Count me in … 09/21 – Jazz Journal

Chris Hodgkins, trumpeter and jazz advocate

I had John McLaughlin and YouTube to thank at the end of 2020 – the pandemic’s first “annus horribilis” – for drawing my attention to the Jazz Foundation of America’s Covid-19 Fund. Since I wrote about jazz on YouTube in a print issue of Jazz Review, back in Gutenberg’s Mesozoic, the number of extracts of jazz films on the site and the viewers who access it seem to have increased by a thousand. There are connections.

Almost a year ago, McLaughlin uploaded a video featuring him with the three other members of his band 4th Dimension – drummer Ranjit Barot, pianist (and drummer) Gary Husband and bassist Etienne M’Bappe – playing Lockdown Blues, in one of these multi-broadcast images of musicians in their offices or reception rooms. (McLaughlin’s was extra-convenient with tasteful bricks, as befitted a guitarist whose instrument tends toward the space that fills the space; the husband’s was in a cozy little enclosure with a table lamp; the husband’s was in a cozy little enclosure with a table lamp; de Barot looked like an equally narrow place where he could let off steam from a safe distance; and M’Bappe’s was – well, a corner where he could look as cool as on stage).

McLaughlin, sunburned and leonine, presented the DIY concert, which he associated with a call to donate to the fund. (The fact that McLaughlin was a British musician and his call was in response to an American call simply illustrated how the internationalism of jazz makes the cardinal points out of control). The long established 4th Dimension, he said, was a family, but it was for the great family of humanity.


One of the goals of the JFA is to help musicians in times of crisis. Even in non-pandemic times, this largesse spills over into a larger and larger community, as musicians age or fall ill and depend on the Foundation and the like for their daily sustenance. Pandemic-like phenomena (i.e. nasty things that come out of the night), just added to the routine woes of unsung musicians in New Orleans when they took the form of the Hurricane Katrina. Jazz musicians everywhere often live on the edge, with little job security and only have access to scattered personal savings. The Covid-19 Musicians Emergency Fund was established to help an unexpected new wave of people in need of help for themselves and their families, as they faced hardships. Clubs have closed and festivals have been canceled. It is sinister. As we all know.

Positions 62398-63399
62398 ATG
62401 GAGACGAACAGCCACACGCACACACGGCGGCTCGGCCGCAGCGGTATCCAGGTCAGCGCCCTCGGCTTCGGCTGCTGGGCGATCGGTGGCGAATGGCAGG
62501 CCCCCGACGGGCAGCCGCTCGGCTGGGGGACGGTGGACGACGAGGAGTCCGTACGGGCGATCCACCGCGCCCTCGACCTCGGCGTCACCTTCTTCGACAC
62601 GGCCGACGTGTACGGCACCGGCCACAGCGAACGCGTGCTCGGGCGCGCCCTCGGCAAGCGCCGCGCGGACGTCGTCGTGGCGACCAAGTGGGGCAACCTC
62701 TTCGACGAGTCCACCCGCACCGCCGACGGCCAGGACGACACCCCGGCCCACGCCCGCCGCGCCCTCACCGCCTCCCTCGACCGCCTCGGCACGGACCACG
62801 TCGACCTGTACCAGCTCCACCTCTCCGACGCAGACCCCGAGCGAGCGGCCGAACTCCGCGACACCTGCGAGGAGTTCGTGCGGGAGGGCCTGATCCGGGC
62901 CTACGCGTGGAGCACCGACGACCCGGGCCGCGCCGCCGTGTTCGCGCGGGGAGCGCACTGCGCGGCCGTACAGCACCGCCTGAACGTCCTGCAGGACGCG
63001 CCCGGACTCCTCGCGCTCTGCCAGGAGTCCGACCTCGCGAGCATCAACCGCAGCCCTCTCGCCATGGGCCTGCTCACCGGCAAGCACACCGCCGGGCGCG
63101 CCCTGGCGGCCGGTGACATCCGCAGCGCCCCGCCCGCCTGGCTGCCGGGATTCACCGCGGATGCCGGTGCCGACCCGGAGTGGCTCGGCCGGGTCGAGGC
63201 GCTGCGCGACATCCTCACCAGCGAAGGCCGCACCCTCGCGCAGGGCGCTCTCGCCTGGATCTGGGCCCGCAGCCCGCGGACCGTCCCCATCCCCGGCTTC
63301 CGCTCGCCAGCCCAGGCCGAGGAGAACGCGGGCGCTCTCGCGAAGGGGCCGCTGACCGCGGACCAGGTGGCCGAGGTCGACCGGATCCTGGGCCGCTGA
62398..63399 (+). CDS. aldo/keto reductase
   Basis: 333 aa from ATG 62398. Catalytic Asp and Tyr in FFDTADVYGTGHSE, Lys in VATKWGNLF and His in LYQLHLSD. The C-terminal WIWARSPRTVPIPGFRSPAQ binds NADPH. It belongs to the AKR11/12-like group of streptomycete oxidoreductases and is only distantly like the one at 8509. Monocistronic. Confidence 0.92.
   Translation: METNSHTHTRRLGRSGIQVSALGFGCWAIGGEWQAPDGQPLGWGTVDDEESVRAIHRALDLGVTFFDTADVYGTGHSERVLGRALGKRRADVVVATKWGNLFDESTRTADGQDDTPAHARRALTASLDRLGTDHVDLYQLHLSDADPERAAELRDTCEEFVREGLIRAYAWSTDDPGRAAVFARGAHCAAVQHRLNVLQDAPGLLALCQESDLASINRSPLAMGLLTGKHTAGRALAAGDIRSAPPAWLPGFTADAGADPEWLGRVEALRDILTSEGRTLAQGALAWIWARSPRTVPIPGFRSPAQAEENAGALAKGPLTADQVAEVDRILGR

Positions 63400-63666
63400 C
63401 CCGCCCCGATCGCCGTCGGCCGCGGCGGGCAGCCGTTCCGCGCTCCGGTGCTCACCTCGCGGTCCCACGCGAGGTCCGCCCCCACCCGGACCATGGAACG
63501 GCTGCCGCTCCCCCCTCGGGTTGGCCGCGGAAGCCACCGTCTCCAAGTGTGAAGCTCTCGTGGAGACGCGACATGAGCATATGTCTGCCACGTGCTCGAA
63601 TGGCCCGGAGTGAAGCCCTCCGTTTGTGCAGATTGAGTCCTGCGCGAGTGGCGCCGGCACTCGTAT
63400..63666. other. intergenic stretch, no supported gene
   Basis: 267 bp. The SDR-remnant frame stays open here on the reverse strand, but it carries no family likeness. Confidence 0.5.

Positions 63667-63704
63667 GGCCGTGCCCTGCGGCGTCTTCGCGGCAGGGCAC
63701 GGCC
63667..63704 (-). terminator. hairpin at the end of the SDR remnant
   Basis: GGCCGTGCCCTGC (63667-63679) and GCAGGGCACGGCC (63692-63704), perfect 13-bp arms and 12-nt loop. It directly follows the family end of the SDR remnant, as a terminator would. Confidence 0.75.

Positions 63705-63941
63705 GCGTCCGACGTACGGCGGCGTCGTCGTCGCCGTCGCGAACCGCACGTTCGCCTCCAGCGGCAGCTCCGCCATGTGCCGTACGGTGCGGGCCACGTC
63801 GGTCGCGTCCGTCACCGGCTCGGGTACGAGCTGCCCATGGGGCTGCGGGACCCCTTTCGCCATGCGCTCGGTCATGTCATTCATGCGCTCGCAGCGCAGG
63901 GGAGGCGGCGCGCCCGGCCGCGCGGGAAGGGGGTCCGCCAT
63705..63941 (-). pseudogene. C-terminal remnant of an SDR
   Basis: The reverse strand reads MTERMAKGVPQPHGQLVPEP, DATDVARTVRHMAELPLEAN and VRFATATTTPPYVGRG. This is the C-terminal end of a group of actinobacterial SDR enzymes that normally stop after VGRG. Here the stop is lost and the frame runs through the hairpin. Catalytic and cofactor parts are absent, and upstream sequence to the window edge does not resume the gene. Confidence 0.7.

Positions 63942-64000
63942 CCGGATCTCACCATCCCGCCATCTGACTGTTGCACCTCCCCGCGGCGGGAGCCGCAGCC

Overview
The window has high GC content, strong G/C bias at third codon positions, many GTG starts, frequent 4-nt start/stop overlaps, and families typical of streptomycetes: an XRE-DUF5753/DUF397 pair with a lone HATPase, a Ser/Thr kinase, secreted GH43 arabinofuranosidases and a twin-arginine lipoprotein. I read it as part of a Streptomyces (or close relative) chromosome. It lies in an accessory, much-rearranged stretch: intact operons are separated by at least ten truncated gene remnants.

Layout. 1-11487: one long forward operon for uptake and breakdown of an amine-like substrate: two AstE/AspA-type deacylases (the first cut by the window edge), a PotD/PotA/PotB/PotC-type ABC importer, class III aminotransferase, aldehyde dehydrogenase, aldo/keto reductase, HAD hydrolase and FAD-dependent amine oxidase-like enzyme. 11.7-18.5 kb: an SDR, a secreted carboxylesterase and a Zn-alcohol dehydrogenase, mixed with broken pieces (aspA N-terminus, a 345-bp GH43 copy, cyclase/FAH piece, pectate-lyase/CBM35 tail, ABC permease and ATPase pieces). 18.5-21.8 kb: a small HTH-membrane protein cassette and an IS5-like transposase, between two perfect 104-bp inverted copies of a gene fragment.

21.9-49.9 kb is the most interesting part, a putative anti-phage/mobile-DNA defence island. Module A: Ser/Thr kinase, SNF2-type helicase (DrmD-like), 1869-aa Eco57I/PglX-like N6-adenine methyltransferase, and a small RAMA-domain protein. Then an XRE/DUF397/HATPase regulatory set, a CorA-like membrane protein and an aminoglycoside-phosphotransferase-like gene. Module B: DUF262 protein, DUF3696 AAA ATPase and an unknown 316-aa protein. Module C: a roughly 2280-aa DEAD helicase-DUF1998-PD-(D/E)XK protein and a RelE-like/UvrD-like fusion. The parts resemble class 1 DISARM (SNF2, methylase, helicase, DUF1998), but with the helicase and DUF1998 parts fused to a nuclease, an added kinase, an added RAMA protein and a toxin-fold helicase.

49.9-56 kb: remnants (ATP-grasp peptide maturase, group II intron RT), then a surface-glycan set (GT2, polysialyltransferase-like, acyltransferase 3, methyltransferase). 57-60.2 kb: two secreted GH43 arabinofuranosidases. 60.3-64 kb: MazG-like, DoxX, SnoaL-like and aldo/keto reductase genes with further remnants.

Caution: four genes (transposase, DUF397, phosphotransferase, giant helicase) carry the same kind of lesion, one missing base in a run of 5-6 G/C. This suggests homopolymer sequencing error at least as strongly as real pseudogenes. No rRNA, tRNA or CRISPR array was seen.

I write about McLaughlin’s video in the past tense, but it’s still visible – the last time I watched it had been seen by almost 8,000 people. This is a bonus in terms of the immortality of objects on the Internet. The pandemic is by definition global. As early as last September, the All Party Parliamentary Jazz Appreciation Group (APPG) in Westminster published an article by its secretariat, Chris Hodgkins (in which he is assisted by Louis Flood, Ali Bland and Aoife Forbes), reinforcing the conclusions of the Digital Select Committee. Culture, Media and Sport on the impact of the Covid in the areas for which he was responsible. It highlighted the inadequacy of funding and the difficulties encountered by independent jazz musicians and promoters in accessing financial assistance. The APPJ, backed by Hodgkins’ impressive and detailed research, continues to lobby for jazz and its musicians, especially where the pandemic has seriously affected their lives (

But it would take more than a raging virus to shut down jazz altogether. The musicians are built of bricks. Despite Covid’s knockouts, there was a mass rising from the web, and the musicians were shaken but agitated as activities resumed in one form or another; although a musician told me that if you were going to play for a TV commercial for Curly-Wurlys, it was likely that that too would have dried up. The annual APPG awards were held this year, recognizing the difficulties in introducing a new category for innovation in lockdown. Pianist Liam Noble won with his Sunday Lockdown Live sessions, although the other three nominees – Joe Stilgoe, Adrian Cox and the Globe, Newcastle – tended to digitally obscure other innovators who did not make the selection or may. -be for some reason were not nominated.